Sometimes we humans like to think that regardless of sex, we’re all alike; that—more or less—we share the same goals and interests, range of emotions, and physiologies. But, when it comes to smoking, marijuana side effects for men and women vary quite a bit.
In a larger, perhaps spiritual sense, that may be correct. But when it comes to the nitty-gritty of our bodies, there are many differences between biologically male and female bodies. In fact, according to researchers, this is true even on the cellular level. At least in subtle ways, every male experience is on some level different than female one.
Okay, but… what’s this got to do with marijuana? Like any other drug, cannabis behaves differently in male in female bodies. The differences in marijuana side effects can be slight, or they can be quite marked. Before we can understand what they are, it’s worth dipping into the world of human medical research for a moment.
Men Vs. Women: The Research Gap
Here’s something you might not know: It’s something of a head-scratcher, but by long-standing tradition, researchers studying the effects of drugs on humans often only run trials and experiments on males.
That tradition is slowly changing, but many studies that do include women still fail to break out data and findings by sex. Because men and women are biologically and physiologically distinct from one another, that’s a potentially major fail in terms of gathering knowledge about drugs in the human body.
Fortunately, some researchers are tackling this gap head-on, by performing detailed analyses of cannabis studies to try and weed out—no pun intended—sex-based differences in the experience of marijuana side effects.
Real-Life Experience: How do Marijuana Side Effects Differ for Men and Women?
One finding supported by the aforementioned research was that while we all develop a tolerance to cannabis, women tend to develop one more quickly.
This tolerance reacts to the menstrual cycle as well, varying with differing levels of estrogen at any given time. Broadly speaking, women tend to become more sensitive to THC around the time of ovulation. If you’re female, you may want to spend a little extra time talking up your friendly budtender for specific strain recommendations, keeping in mind that you may require less THC—and more anti-inflammatory CBD—to get the effects you desire during this time.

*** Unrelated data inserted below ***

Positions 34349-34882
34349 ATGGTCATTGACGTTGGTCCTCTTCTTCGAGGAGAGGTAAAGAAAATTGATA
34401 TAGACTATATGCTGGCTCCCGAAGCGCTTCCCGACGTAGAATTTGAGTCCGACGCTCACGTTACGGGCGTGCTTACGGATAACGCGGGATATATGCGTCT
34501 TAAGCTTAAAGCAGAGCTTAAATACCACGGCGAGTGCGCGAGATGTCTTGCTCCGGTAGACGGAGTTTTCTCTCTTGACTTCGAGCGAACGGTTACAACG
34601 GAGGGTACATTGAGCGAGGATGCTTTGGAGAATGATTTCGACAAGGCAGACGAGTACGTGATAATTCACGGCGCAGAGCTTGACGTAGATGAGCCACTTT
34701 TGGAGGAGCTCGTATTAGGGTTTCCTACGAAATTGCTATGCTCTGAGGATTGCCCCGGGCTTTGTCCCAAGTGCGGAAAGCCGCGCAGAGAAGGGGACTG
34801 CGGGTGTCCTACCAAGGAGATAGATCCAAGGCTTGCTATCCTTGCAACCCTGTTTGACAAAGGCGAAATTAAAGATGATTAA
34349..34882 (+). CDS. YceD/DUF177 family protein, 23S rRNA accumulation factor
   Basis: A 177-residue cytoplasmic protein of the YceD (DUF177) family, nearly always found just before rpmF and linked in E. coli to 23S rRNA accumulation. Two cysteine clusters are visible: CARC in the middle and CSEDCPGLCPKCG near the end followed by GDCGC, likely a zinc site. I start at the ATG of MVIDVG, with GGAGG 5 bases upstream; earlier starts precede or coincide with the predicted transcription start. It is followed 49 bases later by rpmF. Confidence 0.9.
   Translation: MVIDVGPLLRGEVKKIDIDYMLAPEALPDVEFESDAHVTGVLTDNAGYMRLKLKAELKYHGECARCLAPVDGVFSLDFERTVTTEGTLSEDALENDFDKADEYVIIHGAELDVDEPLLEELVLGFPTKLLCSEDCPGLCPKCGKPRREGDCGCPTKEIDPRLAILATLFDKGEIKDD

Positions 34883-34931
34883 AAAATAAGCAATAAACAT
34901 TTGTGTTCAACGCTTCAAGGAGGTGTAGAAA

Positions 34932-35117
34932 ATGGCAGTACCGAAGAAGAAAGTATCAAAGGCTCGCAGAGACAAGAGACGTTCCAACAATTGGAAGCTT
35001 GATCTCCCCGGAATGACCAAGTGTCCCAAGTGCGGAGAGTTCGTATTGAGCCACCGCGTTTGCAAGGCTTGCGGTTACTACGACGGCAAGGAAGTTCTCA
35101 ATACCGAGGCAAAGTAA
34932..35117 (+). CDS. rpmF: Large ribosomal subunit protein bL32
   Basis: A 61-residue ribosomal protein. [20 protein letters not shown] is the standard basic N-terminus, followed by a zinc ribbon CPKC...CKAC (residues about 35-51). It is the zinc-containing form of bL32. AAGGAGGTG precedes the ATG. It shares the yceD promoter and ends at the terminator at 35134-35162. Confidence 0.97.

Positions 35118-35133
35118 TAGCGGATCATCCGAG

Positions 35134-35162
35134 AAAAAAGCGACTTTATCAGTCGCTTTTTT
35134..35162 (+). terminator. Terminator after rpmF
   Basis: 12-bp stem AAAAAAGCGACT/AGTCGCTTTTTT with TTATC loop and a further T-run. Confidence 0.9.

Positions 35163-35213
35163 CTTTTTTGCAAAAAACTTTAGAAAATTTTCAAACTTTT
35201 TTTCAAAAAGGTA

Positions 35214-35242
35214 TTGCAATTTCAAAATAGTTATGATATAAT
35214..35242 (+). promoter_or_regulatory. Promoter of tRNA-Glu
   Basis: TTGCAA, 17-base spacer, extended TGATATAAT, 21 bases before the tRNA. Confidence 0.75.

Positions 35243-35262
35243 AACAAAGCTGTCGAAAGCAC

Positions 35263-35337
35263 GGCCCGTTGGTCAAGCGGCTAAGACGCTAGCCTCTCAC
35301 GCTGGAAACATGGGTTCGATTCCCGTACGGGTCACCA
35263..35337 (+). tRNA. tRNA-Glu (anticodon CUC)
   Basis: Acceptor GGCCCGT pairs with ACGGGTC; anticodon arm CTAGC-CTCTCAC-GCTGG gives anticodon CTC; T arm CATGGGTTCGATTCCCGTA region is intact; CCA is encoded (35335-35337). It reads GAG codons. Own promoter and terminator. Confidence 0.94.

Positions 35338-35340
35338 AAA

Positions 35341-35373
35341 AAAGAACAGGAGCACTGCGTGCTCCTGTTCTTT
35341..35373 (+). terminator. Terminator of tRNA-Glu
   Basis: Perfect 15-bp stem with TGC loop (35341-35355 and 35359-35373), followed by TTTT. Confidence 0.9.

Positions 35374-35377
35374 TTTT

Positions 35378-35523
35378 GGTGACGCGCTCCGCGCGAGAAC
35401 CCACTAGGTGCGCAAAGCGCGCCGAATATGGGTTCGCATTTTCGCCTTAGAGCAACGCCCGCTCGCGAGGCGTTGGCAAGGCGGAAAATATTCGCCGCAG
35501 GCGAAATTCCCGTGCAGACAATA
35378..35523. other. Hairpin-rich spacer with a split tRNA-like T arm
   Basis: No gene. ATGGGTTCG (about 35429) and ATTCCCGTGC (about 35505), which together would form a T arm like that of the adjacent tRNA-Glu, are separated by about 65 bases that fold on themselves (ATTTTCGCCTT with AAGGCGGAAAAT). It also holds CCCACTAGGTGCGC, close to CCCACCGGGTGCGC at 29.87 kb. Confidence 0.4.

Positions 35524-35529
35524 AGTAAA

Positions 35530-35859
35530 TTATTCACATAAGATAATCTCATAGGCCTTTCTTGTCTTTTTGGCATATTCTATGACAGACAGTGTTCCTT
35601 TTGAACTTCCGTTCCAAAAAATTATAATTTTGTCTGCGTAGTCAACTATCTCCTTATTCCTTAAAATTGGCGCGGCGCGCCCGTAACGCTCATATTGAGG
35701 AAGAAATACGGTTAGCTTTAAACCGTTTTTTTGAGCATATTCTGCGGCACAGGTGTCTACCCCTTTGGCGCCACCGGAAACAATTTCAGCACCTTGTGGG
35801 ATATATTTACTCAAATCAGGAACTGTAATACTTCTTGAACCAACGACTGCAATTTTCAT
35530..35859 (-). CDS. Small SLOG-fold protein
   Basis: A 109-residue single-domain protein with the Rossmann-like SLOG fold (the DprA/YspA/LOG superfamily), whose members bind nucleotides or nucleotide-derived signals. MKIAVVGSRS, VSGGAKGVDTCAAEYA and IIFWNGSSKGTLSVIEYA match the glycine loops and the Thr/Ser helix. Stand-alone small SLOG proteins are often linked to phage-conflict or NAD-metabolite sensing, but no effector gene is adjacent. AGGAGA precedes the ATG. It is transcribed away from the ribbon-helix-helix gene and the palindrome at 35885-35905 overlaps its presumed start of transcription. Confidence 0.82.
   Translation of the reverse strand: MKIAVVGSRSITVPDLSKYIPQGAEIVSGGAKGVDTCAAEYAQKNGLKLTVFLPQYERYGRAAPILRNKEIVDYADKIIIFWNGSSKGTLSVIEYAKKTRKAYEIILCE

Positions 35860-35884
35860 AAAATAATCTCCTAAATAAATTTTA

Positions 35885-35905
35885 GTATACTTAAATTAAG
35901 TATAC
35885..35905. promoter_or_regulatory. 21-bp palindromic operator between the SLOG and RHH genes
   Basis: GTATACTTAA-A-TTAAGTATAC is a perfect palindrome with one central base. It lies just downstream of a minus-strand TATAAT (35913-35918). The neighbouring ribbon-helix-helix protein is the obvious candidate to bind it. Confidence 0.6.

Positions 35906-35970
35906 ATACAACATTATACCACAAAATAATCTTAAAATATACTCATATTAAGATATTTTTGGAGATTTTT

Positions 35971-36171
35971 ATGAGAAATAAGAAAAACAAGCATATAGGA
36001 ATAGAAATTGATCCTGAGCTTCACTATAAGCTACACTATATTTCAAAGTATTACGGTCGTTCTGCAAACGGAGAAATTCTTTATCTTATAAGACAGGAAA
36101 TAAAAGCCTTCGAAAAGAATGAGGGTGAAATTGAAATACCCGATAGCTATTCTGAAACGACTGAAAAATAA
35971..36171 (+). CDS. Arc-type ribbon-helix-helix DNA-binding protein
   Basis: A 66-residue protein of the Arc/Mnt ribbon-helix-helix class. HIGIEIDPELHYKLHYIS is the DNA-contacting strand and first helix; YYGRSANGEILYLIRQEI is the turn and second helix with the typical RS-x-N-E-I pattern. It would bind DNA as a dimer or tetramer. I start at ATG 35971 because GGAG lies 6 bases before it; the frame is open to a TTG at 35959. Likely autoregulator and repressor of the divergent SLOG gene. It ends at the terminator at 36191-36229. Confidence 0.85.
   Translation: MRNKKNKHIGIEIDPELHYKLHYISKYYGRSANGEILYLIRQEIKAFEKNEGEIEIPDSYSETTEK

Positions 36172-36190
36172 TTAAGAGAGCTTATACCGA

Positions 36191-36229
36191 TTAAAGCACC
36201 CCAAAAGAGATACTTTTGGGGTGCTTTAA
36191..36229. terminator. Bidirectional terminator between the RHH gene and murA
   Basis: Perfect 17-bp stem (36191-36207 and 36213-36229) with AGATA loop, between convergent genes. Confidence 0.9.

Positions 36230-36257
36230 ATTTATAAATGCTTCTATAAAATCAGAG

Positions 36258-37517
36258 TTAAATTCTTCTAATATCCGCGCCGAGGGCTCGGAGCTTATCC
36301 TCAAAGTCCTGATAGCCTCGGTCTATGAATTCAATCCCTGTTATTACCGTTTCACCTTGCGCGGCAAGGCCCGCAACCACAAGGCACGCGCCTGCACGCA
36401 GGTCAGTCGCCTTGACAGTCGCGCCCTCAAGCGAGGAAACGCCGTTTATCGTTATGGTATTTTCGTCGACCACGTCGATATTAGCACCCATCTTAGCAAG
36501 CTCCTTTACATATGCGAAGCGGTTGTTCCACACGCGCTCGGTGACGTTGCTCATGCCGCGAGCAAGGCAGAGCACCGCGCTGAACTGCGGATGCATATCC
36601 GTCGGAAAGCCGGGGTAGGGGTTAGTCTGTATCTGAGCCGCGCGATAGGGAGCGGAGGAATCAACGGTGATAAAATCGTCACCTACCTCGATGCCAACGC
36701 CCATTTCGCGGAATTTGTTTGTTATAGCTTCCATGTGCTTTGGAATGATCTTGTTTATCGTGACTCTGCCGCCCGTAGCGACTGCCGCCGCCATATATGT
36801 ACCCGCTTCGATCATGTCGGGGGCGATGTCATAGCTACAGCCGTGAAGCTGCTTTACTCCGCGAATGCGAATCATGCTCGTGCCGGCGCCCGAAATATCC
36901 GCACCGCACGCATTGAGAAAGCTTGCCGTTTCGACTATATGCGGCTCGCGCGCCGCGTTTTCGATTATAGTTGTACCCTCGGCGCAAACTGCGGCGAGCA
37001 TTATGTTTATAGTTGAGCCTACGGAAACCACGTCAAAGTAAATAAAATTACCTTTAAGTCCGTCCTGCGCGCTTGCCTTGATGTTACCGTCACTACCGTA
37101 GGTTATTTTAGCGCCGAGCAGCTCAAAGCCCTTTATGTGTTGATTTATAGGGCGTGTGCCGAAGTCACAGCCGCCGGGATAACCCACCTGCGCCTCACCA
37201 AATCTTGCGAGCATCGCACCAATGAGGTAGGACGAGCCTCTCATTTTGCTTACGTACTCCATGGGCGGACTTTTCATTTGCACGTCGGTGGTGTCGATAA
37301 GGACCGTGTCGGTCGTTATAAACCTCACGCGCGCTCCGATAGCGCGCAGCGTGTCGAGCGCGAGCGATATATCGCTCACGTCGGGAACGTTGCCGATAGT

Take careful note: Women are also more likely to experience visuospatial disorientation after using cannabis. Essentially, simple tasks like finding your way in unfamiliar surroundings—or remembering where you left your keys—can be more challenging after smoking.
Also, women tend to use marijuana for different purposes than men. Much of that is due to cannabis’s helpful effects during menstruation, though sleep regulation is also a common reason.
And unfortunately, when women do want to take an herbal holiday or quit altogether, they also tend to experience more unpleasant withdrawal symptoms, according to a 2010 study.
If cannabis presents special challenges for women, there are some distinct upsides as well. For one, very broadly speaking, cannabis has a more reliably aphrodisiac effect on females than it does on men.
Rather than relying on assumptions and hearsay, we truly hope that this science-based approach to the effects of cannabis gives you a little insight into what makes it such potentially powerful medicine, not to mention an enjoyable recreational drug. The more you know about your physiology and how it interacts with cannabis—or, for that matter, any drug—the better able you’ll be to make sound, well-informed decisions about your body and your health.